While most people hunker down to ride out the COVID-19 outbreak, Allegheny County’s first responders, health care professionals and other “essential workers” are able to stay on the job because of another essential workforce: child care providers.
It’s times like this when we realize what happens if parents can’t go to work, says Cara Ciminillo, executive director of the nonprofit Trying Together, the region’s intermediary between early childhood support systems and the practitioners.
Pennsylvania has 479 confirmed cases of the respiratory disease as of March 23 and last week reported its first fatality, an adult in Northampton County. The number of cases is expected to surge as testing widens.
“The essential workforce has to be able to work and child care is an essential backbone to our economy, to our community productivity,” Ciminillo says. “Someone has to support the essential workers like those on the medical front lines.
“What we want first and foremost is for children to be cared for in the most high-quality way, where we’re not shorting on all the things we know children need, especially with broad community anxiety and nervousness.”
It’s no small task. Added to the child care duties is the daunting challenge of keeping the environment clean and germ-free for kids and staff.
Allegheny County has more than 64,000 children under age 5, according to the 2018 American Community Survey, thousands of whom spend time in child care programs. The county has more than 600 regulated (licensed/certified) child care programs and an additional 600-plus home-based family providers, according to Ciminillo.
Just how many child care centers are operating right now is a fluid situation, she says, since programs have been applying daily to the state for waivers to remain open.
Gov. Tom Wolf ordered a statewide shutdown of all nonessential businesses from March 16-31, including many large child care facilities, Head Start and pre-K programs, and private academic nursery schools. Some sought waivers to avoid closure because they serve children of health care workers, first responders, home health caregivers and nursing home staff.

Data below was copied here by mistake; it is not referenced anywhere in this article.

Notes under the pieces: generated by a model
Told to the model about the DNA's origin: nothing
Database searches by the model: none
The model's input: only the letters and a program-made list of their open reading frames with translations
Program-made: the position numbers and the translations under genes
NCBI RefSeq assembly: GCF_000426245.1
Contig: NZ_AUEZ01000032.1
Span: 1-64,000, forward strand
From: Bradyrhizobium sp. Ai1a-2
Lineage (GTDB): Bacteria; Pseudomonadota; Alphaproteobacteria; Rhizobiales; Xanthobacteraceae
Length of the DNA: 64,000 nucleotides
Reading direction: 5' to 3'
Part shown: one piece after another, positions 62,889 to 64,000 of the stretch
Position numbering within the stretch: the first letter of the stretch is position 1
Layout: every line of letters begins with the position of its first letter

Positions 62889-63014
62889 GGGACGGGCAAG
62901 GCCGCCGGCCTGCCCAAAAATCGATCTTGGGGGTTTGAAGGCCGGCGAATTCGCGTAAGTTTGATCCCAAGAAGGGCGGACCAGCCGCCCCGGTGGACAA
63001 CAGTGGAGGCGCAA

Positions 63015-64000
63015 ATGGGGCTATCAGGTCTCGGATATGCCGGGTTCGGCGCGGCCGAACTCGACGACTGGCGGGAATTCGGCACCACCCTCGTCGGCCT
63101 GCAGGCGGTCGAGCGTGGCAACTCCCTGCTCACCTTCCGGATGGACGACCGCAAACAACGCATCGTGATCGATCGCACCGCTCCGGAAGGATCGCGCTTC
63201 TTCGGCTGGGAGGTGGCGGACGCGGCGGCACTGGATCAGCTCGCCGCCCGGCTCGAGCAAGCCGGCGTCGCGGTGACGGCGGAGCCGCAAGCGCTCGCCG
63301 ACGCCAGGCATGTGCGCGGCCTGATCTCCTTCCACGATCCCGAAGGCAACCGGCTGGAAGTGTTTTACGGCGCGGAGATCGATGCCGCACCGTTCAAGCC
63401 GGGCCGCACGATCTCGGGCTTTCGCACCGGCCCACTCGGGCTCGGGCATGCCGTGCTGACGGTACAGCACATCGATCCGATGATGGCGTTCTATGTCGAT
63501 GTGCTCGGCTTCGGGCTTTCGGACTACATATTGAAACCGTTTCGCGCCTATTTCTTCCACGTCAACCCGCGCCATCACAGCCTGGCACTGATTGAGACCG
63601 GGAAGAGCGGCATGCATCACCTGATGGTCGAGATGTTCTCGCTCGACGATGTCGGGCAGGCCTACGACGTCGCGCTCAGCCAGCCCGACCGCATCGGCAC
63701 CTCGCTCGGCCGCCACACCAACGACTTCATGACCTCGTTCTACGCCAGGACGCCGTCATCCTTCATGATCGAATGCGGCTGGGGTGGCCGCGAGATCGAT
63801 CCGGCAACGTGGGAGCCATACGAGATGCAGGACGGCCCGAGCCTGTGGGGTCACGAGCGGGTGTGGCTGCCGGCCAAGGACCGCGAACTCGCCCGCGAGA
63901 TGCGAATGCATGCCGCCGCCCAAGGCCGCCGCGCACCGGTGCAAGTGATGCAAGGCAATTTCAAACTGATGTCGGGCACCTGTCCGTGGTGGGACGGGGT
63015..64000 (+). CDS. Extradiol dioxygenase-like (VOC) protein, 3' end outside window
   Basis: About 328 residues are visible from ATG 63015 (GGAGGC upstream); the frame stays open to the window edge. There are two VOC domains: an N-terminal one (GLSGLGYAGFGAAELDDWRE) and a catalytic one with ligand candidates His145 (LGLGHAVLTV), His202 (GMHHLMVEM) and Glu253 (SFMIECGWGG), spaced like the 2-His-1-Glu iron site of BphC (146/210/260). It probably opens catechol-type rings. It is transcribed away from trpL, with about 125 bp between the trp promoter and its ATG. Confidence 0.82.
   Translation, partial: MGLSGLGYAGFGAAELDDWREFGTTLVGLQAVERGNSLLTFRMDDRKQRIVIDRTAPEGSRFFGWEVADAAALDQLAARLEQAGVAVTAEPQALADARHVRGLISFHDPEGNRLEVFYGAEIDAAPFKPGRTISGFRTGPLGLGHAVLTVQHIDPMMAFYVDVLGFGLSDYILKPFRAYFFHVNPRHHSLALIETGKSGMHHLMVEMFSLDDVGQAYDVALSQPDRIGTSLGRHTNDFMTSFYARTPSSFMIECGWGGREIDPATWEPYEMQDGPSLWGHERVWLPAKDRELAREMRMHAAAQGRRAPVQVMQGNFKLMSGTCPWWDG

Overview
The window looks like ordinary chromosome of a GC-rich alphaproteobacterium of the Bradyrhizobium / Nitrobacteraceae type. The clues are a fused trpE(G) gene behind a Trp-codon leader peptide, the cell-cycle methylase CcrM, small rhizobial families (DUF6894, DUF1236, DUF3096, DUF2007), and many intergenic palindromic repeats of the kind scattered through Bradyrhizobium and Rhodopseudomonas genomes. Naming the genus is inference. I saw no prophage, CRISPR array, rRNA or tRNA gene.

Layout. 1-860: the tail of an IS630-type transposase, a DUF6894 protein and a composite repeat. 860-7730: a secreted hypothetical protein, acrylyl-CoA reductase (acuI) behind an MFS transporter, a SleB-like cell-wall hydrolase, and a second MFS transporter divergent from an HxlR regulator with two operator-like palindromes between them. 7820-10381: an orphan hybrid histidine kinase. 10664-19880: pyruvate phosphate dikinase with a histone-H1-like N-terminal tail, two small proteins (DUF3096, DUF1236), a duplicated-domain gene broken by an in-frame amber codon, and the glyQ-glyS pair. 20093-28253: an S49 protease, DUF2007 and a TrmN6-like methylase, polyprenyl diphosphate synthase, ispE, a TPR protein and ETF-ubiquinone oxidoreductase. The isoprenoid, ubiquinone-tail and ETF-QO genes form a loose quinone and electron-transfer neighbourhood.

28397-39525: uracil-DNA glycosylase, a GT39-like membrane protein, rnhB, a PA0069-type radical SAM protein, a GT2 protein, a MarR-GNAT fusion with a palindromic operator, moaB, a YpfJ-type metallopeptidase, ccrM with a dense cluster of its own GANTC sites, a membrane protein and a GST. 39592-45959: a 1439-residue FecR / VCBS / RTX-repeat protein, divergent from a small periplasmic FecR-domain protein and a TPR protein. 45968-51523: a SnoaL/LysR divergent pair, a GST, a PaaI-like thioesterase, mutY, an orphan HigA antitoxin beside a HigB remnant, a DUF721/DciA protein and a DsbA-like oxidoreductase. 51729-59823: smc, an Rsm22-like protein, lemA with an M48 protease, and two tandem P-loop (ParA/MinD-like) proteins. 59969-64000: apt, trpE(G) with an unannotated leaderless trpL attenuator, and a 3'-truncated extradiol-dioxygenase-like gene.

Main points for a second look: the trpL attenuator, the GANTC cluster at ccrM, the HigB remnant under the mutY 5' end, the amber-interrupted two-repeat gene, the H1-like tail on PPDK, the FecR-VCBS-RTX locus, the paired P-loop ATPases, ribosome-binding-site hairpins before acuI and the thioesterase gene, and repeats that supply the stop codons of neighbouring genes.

Others who can stay open are noncommercial group homes with 12 or fewer children, certain after-school programs and home-based family providers.
Allegheny County’s Early Learning Resource Center offers updates on the COVID-19 situation on its website and has established a toll-free phone line, 888-340-3572, and email, ELRC5@ALLEGHENYCOUNTY.US, to handle questions — including child care facilities that are open.
Pennsylvania’s statewide mitigation efforts took effect last Tuesday.
Child care workers understand well the importance of health and safety practices, says Ciminillo. To guard against spreading the virus, they’re sanitizing according to the Centers for Disease Control and Prevention (CDC) guidelines.
“Child care programs are built on a foundation of health and safety regulations, and it is everything from how many times to sanitize toys to an almost 10-step process for diapering, and embedded throughout all of that is constant hygiene,” Ciminillo says. “If there’s any field outside of the health care field that was built on the importance of hand-washing, child care would be your superheroes.”
How to take that to the next level during this health crisis? “Some folks are designating a staff person as the hourly sanitizer, who walks around the physical environment constantly doing sanitizing. Some programs have electrostatic sprayers.”
When children arrive each day for child care, staff members check their temperature and question the parents about potential exposure or travel, Ciminillo says. Most centers limit or prohibit outside visitors, opting for virtual consultations.
“Here’s what we know: We need our first responders, nurses, home health care workers, nursing home employees — we need all those people showing up for work, and they need the infrastructure and set of supports so that they can show up to work in their best way, not worrying about what’s happening at home,” says Ciminillo.